There are two types of fat in the human body, white and brown. The majority of our body fat is white fat, also called white adipose tissue (WAT), which is stored fat. White fat is stored around the body, both under the skin and around the abdomen and organs such as the liver, intestines and stomach. White fats are the predominant type, they provide insulation and cushioning for organs, and store excess energy in the form of triglycerides. When accumulated in excess, however, this fat is responsible for illnesses such as diabetes and heart disease, as well as obesity. Brown fat, also referred to as brown adipose tissue (BAT), gets its colour from iron-rich mitochondria, the powerhouse of the cell.
When our body burns brown fat a process of thermogenesis occurs, creating heat. To support this, white fat is burnt for energy. Studies have shown that individuals at optimal weights have more brown fat than those who are overweight.
White fats can be converted to brown fats or, bad fat can be turned into good fat through exercise, exposure to cold temperatures, and adequate sleep. While CBD is no replacement for good diet and exercise, studies in mice have shown that CBD can increase the expression of genes responsible for browning of fat.
If CBD can produce the same properties in humans, it could become an important part of a healthcare regime for people with excess white fat, reducing obesity and secondary conditions such as diabetes.
As well as weight-loss benefits, CBD has anti-inflammatory properties that can help soothe muscle pain, keeping our joints mobile for longer, and preventing unwelcomed interruptions to our fitness routines.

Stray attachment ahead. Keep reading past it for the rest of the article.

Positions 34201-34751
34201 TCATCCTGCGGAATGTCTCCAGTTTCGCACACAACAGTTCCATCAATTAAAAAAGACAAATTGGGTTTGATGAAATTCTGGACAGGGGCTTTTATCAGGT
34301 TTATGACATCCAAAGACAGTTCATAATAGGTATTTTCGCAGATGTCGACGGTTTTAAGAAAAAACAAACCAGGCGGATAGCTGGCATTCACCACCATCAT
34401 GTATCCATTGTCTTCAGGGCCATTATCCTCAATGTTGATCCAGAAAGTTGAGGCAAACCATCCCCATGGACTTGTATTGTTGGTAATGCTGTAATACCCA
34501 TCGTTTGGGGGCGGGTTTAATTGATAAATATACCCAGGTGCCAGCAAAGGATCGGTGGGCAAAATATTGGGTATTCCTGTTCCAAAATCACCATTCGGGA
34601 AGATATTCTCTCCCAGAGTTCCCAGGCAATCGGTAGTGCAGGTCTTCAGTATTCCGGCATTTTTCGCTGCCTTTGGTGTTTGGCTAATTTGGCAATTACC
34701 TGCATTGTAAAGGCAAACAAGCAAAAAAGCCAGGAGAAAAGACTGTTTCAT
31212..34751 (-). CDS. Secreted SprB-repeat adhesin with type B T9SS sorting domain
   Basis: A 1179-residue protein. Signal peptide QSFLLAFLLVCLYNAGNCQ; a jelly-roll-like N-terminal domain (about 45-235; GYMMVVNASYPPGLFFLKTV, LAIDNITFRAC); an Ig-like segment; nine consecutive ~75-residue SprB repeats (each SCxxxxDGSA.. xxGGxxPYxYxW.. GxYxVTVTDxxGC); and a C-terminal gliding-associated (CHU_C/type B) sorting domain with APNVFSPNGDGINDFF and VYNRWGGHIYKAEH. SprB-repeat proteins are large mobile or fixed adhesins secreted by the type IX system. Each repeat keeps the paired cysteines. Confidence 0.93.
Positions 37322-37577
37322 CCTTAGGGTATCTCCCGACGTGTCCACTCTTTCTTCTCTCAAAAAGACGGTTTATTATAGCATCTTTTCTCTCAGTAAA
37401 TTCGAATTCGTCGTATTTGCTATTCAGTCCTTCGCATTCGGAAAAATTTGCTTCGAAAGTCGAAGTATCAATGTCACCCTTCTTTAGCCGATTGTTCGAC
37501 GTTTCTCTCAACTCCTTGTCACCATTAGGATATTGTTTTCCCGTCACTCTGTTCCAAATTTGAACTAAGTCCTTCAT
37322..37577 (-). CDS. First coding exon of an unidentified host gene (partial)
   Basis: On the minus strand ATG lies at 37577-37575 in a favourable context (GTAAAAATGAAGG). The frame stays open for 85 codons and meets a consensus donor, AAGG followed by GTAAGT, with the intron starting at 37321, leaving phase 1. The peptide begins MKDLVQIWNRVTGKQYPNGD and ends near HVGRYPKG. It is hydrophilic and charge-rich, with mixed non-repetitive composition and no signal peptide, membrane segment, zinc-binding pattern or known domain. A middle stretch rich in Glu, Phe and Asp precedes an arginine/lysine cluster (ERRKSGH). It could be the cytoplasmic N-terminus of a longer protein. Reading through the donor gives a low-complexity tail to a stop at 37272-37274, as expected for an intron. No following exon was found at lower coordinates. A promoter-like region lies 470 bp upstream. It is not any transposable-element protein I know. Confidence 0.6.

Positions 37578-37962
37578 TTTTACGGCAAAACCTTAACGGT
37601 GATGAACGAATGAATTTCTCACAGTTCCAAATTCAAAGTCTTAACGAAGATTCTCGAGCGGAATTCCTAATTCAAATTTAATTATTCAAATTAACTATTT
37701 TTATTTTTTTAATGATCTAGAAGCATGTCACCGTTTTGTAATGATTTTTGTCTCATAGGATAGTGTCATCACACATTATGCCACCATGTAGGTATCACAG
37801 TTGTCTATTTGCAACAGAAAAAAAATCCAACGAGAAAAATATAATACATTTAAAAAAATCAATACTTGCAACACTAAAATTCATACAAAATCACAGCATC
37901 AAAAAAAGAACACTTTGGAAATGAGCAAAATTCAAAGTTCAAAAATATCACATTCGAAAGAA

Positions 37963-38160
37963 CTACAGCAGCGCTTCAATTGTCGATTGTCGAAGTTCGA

Working out can lead to damage to muscle fibres, which then become inflamed and cause soreness and aches that can last for days, meaning you go ‘less hard’ at the gym next time. Various studies support the idea that CBD may be an effective anti-inflammatory, allowing faster recovery times. Meaning the quicker you can recover, the faster you can get back to training.
As CBD is a naturally occurring substance, the World Anti-Doping Agency in 2017 lifted any restrictions around CBD within sporting. Many high profile and well-known athletes and sportspeople openly support the use of CBD and its positive effects on their performance. For example, MMA fighter Nate Diaz publicly spoke about his cannabidiol use, praising it for its pain-relieving properties.
Studies into the direct benefits of CBD for weight loss are early and tentative, mostly based on animal studies that have not yet been transferred to humans. While CBD might not be a direct part of a weight management and well-being programme, the increasing number of trials and laboratory studies into its anti-inflammatory properties, appetite suppression and even changes at the cell level, suggest that unofficially there seems to be increasing evidence that CBD has therapeutic properties for the health and well-being of the individual that goes well beyond our current knowledge of this product. Adding CBD to a regime of healthy food and regular exercise could help improve results and reduce health risks.
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The University of Sydney is launching a fairly robust study in an attempt to, as the university describes it, “investigate cannabis consumption, behaviours, and attitudes among users.” Part of the study involves offering free, anonymous cannabis testing for people that cultivate their own cannabis in the Australian Capital Territory (ACT). Cannabis was decriminalized in 2020 in the […]